CentreCATH Home Page CongressCATH 2005 The Ethics and Politics of Virtuality and Indexicality
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Author: Henriette Bier, Delft University of Technology.

Panel: Architecture III - Digital Indexing, Saturday 2 July, 14.00 - 16.00.


Within the theoretical framework of a Foucauldian distinction between ‘trace’ and ‘diagram’ this paper focuses on the concept of what we will refer to as ‘hyper-indexicality’. This form of idexicality proposes a trans-referential system existing in more than three dimensions [hyperspace] as an instrument to link and arrange nonsequentially not only references [on the web] but also parameters in design.

Summarily speaking, hyper-indexing involves the generation of meta-data by establishing primary connections and relations, while storing secondary, for the query redundant information. Similar to meta-data, the parametric model in architecture represents the setup of a meta-design allowing for a reconfigurable design. It establishes relations between parameters, which are measurements or values on which other measurements and values depend on. The parametric model establishes, therefore, inter-dependencies. Each time a parameter changes, the model regenerates to reflect the new value.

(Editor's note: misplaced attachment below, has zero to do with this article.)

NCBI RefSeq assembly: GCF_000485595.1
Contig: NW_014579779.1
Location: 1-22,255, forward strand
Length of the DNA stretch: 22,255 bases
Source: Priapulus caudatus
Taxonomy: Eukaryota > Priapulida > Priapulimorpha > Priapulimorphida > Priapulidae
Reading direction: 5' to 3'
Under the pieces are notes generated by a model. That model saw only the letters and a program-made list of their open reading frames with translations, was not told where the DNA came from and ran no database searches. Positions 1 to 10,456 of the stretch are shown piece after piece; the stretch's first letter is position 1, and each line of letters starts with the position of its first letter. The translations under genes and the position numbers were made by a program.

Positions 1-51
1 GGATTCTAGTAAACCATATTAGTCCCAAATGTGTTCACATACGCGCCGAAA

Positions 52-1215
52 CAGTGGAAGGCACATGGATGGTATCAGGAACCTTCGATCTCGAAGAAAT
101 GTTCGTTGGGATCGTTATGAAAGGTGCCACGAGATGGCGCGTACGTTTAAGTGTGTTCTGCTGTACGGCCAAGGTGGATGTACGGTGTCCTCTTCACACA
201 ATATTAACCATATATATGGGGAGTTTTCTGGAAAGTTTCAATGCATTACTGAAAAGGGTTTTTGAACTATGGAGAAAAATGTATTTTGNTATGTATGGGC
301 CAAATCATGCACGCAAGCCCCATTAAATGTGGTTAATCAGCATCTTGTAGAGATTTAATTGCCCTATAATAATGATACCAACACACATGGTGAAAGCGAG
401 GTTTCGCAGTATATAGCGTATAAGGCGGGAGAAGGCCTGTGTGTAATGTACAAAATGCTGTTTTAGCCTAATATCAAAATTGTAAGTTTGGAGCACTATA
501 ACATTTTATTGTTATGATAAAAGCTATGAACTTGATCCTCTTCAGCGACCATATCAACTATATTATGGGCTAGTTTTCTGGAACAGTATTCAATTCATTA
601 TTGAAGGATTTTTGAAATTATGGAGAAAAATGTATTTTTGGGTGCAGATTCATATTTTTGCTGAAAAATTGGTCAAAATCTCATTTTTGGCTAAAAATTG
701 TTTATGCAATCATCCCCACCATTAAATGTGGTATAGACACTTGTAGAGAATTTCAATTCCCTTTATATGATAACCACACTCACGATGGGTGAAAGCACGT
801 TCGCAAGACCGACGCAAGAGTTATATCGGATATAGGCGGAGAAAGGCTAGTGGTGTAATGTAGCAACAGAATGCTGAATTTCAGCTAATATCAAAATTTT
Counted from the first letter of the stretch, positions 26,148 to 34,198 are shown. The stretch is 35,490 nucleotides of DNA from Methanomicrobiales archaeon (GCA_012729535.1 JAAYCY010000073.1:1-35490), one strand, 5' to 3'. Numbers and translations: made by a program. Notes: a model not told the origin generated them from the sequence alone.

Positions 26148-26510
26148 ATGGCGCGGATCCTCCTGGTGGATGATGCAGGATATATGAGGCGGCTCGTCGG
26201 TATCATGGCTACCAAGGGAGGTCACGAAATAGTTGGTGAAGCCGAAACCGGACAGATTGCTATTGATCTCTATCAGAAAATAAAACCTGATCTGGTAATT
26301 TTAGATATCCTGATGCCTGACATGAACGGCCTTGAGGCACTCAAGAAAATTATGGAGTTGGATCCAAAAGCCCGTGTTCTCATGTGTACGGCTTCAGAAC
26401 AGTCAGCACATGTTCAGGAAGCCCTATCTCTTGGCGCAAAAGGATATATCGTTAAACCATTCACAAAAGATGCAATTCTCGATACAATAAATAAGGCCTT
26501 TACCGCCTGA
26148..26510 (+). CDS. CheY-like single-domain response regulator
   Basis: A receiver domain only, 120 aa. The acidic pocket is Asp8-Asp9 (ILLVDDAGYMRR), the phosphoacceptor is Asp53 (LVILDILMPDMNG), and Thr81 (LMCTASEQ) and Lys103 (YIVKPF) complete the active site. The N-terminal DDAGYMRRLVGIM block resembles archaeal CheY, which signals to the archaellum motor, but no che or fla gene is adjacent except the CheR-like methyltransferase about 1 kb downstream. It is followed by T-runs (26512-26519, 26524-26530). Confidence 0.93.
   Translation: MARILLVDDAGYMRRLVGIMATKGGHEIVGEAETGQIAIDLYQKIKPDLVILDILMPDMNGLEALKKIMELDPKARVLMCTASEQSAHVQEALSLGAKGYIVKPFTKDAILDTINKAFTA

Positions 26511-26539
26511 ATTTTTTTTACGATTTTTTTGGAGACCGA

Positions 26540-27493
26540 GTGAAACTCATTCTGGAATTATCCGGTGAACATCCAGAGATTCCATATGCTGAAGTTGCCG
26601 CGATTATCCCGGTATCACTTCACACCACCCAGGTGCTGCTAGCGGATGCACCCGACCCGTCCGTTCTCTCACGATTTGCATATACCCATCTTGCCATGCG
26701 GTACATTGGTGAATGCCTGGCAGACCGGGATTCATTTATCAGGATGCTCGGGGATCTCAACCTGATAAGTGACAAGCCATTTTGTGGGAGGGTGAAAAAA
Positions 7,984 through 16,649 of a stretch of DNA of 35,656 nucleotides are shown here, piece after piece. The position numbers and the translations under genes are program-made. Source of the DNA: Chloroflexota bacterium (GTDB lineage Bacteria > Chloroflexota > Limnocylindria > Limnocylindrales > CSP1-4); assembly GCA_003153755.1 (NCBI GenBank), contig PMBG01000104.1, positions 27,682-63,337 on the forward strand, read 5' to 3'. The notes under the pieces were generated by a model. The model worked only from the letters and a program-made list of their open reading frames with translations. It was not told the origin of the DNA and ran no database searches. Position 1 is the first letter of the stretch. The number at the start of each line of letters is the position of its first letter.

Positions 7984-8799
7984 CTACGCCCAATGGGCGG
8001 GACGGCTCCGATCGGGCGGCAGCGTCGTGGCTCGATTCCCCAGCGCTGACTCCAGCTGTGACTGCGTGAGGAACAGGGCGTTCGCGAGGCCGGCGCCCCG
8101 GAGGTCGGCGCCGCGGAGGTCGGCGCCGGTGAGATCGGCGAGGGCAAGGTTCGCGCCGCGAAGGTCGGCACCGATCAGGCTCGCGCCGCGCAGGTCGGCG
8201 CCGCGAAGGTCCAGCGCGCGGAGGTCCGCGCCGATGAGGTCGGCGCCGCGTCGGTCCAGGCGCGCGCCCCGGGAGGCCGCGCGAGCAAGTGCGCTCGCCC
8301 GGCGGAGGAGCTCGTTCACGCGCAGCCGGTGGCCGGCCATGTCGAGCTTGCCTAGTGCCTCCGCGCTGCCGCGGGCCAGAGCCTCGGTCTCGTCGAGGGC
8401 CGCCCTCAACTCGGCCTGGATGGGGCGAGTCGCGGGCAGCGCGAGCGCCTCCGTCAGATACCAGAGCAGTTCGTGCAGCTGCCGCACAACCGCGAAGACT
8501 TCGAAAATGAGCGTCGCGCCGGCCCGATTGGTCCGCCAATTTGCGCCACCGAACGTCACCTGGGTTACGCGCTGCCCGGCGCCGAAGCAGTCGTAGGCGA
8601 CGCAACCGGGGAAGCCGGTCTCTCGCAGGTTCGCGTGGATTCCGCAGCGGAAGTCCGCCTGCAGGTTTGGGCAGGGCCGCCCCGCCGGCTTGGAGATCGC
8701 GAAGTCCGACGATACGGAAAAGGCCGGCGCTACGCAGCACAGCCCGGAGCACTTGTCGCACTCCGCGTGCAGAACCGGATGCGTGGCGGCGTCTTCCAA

On the hyper-indexical level, these inter-dependencies can be seen as specialized connections established in real-time. Furthermore, considering these connections virtual, the distinction between indexicality and virtuality becomes blurred. The hyper-index seems to satisfy the Deleuzian interpretation of virtuality: its actualization into physical realization is a link of virtualites, implying that the unfolding of multiple actualizations might emerge from the link or intersection of other virtualities.

Note: The paper presents ‘actualizations’ of the [hyper]index based on studio and research oriented work developed within the departments of Public Building and Design Methods at TU Delft.

Participant Profile

Henriette Bier is a Research Associate at the Faculty of Architecture TU Delft. Her work explores the impact of digital technologies on architecture. She received a Diplom Engineer degree from TU Karlsruhe. After graduating she worked on projects with Morphosis in the US and taught at universities in Austria and Germany. She is currently pursuing a PhD on digital technologies in architecture with focus on [Intelligent] Computer Based Systems.

Arts and Humanities Research Board School of Fine Art, History of Art & Cultural Studies University of Leeds